First published on MSDN on Aug 08, 2011
We made a number of changes in Denali around the use of lineage IDs, and auto-mapping of metadata. Collectively, these improvements were internally called “Flexible Order of Authoring” (because the idea was that you could build a package backwards – from destination to source).
Take the following example (which I walked through in my
Denali presentation at TechEd
if you’d prefer this in video format…):
This package has a Raw File Source reading from file containing customer data. The metadata looks like this:
Metadata mapping errors vs. component errors
If I delete the path connecting the source to the Copy Column transform, my package is put into an error state. Notice where the error icons appear:
In Denali, we distinguish between errors caused by column mappings, and errors on the component itself. When an error is due to a mapping problem (i.e. missing columns), the error icon will be display on the path, or above the transform if no path is connected. Another change is that the component itself can still be edited - the component actually caches the metadata from it’s last working state. If I double click on it, it’s UI appears, and I am able to make changes.
Smarter Lineage IDs
The Data Flow in Denali still makes use of
(unique integer values assigned to each column in the data flow), but the designer is now a lot smarter about remapping them when a new data source in connected.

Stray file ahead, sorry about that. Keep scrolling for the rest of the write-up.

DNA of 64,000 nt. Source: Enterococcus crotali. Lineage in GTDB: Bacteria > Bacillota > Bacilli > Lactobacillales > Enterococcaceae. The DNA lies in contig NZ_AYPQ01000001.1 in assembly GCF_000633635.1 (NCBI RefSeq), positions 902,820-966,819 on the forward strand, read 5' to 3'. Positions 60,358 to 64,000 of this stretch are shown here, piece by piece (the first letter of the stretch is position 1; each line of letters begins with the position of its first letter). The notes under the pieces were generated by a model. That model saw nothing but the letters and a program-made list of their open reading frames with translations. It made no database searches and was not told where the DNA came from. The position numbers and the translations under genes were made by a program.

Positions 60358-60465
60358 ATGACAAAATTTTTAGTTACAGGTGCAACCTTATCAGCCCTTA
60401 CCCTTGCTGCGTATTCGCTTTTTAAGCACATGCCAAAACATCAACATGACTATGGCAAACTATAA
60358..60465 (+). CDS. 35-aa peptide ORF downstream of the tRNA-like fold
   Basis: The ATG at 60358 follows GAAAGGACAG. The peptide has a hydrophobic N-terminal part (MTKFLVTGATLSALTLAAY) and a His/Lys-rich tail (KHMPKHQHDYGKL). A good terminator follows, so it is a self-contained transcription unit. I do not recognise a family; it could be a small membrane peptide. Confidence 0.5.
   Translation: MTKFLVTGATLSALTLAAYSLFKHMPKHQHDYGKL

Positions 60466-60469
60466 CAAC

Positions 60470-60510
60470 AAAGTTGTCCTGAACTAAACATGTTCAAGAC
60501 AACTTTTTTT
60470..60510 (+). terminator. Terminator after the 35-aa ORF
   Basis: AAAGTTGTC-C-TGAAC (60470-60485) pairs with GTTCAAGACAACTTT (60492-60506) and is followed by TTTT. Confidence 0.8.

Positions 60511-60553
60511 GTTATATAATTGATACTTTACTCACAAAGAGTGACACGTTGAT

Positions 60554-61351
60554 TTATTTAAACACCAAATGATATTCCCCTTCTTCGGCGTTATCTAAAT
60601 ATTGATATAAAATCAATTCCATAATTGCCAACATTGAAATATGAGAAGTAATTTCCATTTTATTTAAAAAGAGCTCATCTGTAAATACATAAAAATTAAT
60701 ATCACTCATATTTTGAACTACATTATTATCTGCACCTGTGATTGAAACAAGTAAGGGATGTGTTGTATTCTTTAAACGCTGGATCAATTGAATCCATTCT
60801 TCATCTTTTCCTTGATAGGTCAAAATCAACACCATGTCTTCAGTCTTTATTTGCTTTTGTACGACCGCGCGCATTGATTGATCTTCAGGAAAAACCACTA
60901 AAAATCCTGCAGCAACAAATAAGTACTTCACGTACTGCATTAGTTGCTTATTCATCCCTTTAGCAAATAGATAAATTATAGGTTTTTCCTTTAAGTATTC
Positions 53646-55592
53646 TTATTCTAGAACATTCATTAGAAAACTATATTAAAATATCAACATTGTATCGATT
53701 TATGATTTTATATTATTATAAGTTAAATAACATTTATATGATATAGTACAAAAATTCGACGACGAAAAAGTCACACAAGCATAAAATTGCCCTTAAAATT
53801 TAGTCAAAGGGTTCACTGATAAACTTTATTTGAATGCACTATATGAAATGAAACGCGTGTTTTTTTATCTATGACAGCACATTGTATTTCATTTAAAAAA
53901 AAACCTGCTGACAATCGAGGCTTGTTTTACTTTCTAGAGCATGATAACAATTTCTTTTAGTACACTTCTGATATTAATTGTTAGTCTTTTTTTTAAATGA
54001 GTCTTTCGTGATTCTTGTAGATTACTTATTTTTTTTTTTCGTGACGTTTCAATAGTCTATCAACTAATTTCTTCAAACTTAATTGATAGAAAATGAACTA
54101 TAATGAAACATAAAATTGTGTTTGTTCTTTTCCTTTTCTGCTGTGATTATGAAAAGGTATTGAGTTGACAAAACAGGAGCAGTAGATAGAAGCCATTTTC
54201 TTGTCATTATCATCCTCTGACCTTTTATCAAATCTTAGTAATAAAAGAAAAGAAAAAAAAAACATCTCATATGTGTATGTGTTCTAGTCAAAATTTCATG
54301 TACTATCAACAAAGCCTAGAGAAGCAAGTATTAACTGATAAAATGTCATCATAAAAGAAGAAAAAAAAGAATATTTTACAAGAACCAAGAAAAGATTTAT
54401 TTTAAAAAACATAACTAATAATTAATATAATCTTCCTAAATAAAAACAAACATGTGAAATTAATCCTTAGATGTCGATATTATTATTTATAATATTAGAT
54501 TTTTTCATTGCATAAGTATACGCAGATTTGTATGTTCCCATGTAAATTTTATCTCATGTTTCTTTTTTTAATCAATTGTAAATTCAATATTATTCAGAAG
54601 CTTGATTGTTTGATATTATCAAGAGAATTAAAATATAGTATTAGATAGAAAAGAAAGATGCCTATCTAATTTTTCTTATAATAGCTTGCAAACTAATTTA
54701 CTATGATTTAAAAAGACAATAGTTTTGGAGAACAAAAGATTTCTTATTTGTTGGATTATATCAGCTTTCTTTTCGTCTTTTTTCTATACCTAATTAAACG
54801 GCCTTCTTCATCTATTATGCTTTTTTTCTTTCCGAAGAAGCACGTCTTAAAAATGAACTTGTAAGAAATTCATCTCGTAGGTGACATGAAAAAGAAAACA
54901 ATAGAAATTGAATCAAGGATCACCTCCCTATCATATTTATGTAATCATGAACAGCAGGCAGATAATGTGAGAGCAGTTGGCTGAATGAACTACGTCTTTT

In my package, I have a second Raw File Source (called Alternative Source). It is reading a file that is similar to the other source component, but in the column mappings, I’ve renamed two of the columns.
are now output as
In previous versions of SQL Server I would get a number of mapping errors if I connect a new source component to existing downstream components because of the change in Lineage IDs. While the remapping process was improved in 2008, you still needed to fixup the columns coming in from the new source. In Denali we’ve improved the remapping functionality by automatically remapping columns based on their
(and data type), instead of by lineage ID.
After connecting the Alternative Source to the Copy Column transform, we see the error icon is moved to the path.
Double clicking the error brings up the new Resolve References UI.
This new UI was originally developed for the
Parallel Data Warehouse
destination (where it is common to have hundreds of columns per table). In Denali it’s been integrated into the main product to become our column reference resolving UI. It has a number of features, including:
Auto-map based on name/type
Filtering columns by name
Import column mappings from Excel
Export column mappings to Excel
In this case, all columns that had the same names were automatically remapped by the designer. The names of the columns I had renames were not mapped, but I can easily fixed up the mappings myself.
Another thing to note is that when the Resolve References UI is launched, you’re not just fixing a single component. The operation will attempt to resolve the mappings for the entire
. This execution tree will be highlighted in the designer while the Resolve References UI is open.
After completing the UI, everything is reconnected, and the errors go away.
And of course, the great thing about this demo is that I can
things back to the way they were when I started, and the package is ready to demo once again!
That’s it for the column mapping improvements – we hope you’ll enjoy these and the other
new features and functionality in Denali